Optical coherence tomography (OCT) is an emerging medical imaging technology which can generate high resolution, cross-sectional images of tissue in situ and in real time, without the removal of tissue specimen. Although endoscopic OCT has been used successfully to identify certain pathologies in the gastrointestinal tract, the resolution of current endoscopic OCT systems has been limited to 10-15 um for clinical procedures. In this study, in vivo imaging of the gastrointestinal tract is demonstrated at a three-fold higher axial resolution (<5 um), using a portable, broadband, Cr4+:Forsterite laser as the optical light source. Images acquired from the esophagus and colon on animal model display tissue microstructures and architectural details at ultrahigh resolution, and the features observed in the OCT images are well-matched with histology. The clinical feasibility study is conducted through delivering OCT imaging catheter using the standard endoscope. OCT images of normal esophagus and Barrett's esophagus are demonstrated with distinct features.
Early detection of gastrointestinal cancer is essential for the patient treatment and medical care. Endoscopically guided biopsy is currently the gold standard for the diagnosis of early esophageal cancer, but can suffer from high false negative rates due to sampling errors. Optical coherence tomography (OCT) is an emerging medical imaging technology which can generate high resolution, cross-sectional images of tissue in situ and in real time, without the removal of tissue specimen. Although endoscopic OCT has been used successfully to identify certain pathologies in the gastrointestinal tract, the resolution of current endoscopic OCT systems has been limited to 10 - 15 m for clinical procedures. In this study, in vivo imaging of the gastrointestinal tract is demonstrated at a three-fold higher resolution (< 5 m), using a portable, broadband, Cr4+:Forsterite laser as the optical light source. Images acquired from the esophagus, gastro-esophageal junction and colon on animal model display tissue microstructures and architectural details at high resolution, and the features observed in the OCT images are well-matched with histology. The clinical feasibility study is conducted through delivering OCT imaging catheter using standard endoscope. OCT images of normal esophagus, Barrett's esophagus, and esophageal cancers are demonstrated with distinct features. The ability of high resolution endoscopic OCT to image tissue morphology at an unprecedented resolution in vivo would facilitate the development of OCT as a potential imaging modality for early detection of neoplastic changes.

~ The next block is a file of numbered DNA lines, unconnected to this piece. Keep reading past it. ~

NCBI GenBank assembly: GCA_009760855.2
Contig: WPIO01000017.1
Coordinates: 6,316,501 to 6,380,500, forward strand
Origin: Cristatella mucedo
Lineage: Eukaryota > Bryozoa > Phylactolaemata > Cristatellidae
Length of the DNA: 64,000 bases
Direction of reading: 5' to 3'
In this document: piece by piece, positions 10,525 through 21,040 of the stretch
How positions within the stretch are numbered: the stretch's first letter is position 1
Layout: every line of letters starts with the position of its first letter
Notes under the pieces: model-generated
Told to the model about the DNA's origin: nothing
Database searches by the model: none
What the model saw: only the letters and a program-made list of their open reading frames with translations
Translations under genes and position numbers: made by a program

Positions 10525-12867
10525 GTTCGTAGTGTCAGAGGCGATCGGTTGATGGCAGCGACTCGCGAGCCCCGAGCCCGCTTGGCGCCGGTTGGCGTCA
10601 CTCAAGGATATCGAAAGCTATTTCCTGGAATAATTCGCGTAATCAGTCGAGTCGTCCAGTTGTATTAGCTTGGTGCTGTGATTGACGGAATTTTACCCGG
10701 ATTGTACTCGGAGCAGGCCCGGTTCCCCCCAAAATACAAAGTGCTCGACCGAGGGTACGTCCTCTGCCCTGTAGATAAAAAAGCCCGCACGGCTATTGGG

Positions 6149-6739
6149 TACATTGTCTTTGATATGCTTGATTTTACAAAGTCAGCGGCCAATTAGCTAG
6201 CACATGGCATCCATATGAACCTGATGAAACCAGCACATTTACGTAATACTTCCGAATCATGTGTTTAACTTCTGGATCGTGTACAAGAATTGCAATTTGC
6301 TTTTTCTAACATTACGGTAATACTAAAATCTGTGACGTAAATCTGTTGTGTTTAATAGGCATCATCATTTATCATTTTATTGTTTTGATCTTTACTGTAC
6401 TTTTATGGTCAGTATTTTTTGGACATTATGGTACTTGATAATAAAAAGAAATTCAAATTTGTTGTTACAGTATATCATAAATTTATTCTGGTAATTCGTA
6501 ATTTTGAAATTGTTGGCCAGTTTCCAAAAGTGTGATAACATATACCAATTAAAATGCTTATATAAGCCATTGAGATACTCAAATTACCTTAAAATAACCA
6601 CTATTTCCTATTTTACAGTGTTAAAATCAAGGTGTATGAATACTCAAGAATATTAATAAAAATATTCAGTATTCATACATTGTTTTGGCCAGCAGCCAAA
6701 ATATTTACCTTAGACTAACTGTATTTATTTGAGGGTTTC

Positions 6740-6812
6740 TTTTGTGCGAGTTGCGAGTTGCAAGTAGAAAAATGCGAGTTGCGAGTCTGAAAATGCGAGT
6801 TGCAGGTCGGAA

We demonstrate compact ultrahigh resolution OCT systems for in vivo studies, with broadband light sources based on a commercially available Nd:Glass femtosecond laser and nonlinear fiber continuum generation. In vivo OCT images of hamster cheek pouch and human skin acquired at 4 frames per second and with 5.5 μm axial resolution are presented. These systems are robust, compact and portable.
We demonstrate methods for achieving high resolution imaging using alternate scanning techniques in optical coherence tomography and optical coherence microscopy. These techniques enable high transverse resolutions and overcome depth of field limitations. Cellular level resolutions in human tissue may be achieved.
Ultrahigh resolution OCT is used to visualize experimentally induced osteoarthritis in a rat knee model. Using a Cr4+:Forsterite laser, ultrahigh image resolutions of 5um are achieved. Progression of osteoarthritic remodeling and cartilage degeneration are quantified. The utility of OCT for the assessment of cartilage integrity is demonstrated.
We demonstrate real time, ultrahigh resolution OCT imaging using a portable mode-locked Cr:forsterite laser. OCT imaging at 5.5 um axial resolution was performed of normal and cancerous human prostate tissue and correlated with histology.
Ultrahigh resolution OCT imaging is demonstrated using compact broadband light sources based on a commercially available Nd:Glass femtosecond laser with nonlinear fiber continuum generation. A tapered single mode fiber is used to generate broadband light centered at 1300 nm. Broadband light near 1064 nm can also be generated using a high numerical aperture single mode germanium doped fiber. These light sources enable ultrahigh resolution OCT imaging with 5-6 μm axial resolution at both 1064 nm and 1300 nm.
We demonstrate in vivo optical coherence tomography imaging of neoplasia in patients using an integrated OCT colposcope. OCT images of epithelial structure were correlated with histological findings in patients with cervical intraepithelial neoplasia and cancer.
We demonstrate a low cost, high-speed scanning delay line using a Herriott cell cavity and electromagnetic actuation. Path length scanning at 2 kHz repetition rate is demonstrated for real time OCT imaging.